MES Replacement

Why and How to Migrate MES to lower risk

Today, many manufacturers are faced with a decision about whether to invest more in the current MES or migrate to a modern MES. It’s a complex question. Yet for more and more companies, the risk of status quo with an outdated MES is higher than the risk of changing to a new MES.

This is true even though replacing the system that keeps a facility operating clearly carries many risks and challenges.

Some manufacturing IT professionals who work with older Manufacturing Execution Systems don’t know what they don’t know. Like how much risk those systems present. Or how dramatically more functional, usable, and upgradeable modern commercial MES can be. Some may also not be confident they know how to migrate in a way that is appropriate for their situation.

Why Replace MES

Your products, processes, operators and customers have no doubt changed dramatically since you first implemented an MES. For most older systems, these changes come at a high cost both in IT time, and in business risk based on the delays of setting up the system.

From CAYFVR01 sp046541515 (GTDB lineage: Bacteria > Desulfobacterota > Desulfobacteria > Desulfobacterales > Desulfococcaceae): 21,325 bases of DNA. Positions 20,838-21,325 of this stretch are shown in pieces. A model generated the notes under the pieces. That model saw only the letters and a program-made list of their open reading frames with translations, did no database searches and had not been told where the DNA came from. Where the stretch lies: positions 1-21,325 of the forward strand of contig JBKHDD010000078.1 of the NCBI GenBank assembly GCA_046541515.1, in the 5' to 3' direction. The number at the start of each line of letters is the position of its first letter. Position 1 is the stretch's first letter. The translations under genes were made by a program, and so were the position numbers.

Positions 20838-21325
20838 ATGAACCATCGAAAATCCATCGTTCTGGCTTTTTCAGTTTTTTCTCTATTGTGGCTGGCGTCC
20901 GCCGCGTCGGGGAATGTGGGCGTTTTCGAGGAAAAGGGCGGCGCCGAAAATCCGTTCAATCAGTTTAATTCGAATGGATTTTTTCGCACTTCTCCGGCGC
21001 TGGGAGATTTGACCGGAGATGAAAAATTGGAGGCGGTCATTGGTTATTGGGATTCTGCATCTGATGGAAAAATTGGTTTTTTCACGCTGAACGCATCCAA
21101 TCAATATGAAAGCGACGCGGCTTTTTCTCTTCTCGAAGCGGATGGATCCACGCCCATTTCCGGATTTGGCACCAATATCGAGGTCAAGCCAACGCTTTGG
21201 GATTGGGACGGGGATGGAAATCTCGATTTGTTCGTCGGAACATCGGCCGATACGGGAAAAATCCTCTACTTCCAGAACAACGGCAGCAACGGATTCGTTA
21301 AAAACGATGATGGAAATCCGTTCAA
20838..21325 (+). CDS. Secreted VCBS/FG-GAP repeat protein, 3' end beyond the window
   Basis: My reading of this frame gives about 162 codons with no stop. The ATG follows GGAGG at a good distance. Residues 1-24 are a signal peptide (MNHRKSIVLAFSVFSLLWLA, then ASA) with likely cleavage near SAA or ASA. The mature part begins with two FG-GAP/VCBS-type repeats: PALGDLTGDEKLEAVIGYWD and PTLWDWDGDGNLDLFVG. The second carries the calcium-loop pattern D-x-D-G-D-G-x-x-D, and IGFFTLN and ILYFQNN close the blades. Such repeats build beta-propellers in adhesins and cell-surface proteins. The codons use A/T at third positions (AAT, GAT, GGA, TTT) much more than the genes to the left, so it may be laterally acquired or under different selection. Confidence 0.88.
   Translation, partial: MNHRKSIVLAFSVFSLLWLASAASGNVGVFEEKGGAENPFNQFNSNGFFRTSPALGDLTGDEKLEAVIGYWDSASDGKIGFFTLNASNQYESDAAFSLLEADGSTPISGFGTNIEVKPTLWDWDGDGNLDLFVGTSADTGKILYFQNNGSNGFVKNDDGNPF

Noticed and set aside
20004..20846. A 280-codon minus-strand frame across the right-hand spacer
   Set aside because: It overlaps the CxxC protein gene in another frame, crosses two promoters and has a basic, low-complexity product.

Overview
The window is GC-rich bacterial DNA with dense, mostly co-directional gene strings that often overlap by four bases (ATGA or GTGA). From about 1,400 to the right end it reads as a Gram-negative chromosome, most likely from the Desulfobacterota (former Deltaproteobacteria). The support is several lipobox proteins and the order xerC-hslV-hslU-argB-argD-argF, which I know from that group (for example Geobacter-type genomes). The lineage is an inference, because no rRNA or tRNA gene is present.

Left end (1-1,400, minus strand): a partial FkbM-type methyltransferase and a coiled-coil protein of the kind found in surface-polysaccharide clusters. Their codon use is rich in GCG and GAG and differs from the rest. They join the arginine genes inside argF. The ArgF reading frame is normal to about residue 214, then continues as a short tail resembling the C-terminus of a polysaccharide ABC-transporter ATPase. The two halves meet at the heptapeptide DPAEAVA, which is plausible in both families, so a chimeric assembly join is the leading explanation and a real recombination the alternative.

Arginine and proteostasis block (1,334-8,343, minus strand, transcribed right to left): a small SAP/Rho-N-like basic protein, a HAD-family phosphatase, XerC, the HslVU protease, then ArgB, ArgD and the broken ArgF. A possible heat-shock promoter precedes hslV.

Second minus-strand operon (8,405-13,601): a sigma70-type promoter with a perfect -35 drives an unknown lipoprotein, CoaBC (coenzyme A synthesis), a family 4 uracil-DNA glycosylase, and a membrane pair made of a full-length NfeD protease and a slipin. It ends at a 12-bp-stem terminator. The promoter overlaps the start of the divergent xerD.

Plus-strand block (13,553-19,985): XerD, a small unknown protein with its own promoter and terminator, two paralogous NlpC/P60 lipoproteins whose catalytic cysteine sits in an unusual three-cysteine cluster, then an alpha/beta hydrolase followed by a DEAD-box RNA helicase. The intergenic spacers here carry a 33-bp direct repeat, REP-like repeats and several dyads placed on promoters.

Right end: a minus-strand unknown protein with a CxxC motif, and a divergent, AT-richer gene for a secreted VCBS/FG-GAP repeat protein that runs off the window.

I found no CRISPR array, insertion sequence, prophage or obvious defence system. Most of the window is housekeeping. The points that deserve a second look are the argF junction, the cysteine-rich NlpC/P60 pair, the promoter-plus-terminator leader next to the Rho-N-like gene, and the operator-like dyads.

The reasons to switch range from supporting digital transformation initiatives and meeting customer needs to needs to accommodate new technologies in production and products. Understand how this replacement can forward your business’

  • ability to compete
  • agility to respond
  • resilience to move into the future
  • ability to leverage new technologies
How to Migrate to New MES

There is no single “best practice” approach to migrating from an older MES to a new one. The decision of which migration strategy to use is driven primarily by three factors that must be weighted depending on the levels of interdependence, automation and downtime impact.

Risk: how much risk and risk exposure (probability x cost) is associated.

Time: how much time the project takes from start-to-finish, including the pre-migration, migration and post-migration phases.

Cost: how much costs are involved in the planning and execution of the selected strategy, including opportunity costs (e.g.: downtime).

Explore how to evaluate your situation, select and execute the optimal migration approach in this infographic:

INFOGRAPHIC - How to Plan and Execute an MES Migration Project

White Paper:

Guide to Successful MES Replacement. Migration Strategies Explained.
by Critical Manufacturing

Since the MES manages revenue-producing activities, there is risk associated with migrating the data and processes from an old system to a new MES.

It’s crucial to the success of the migration to get all of the many affected departments committed and engaged. That begins with selecting a strategy that matches the organization’s character.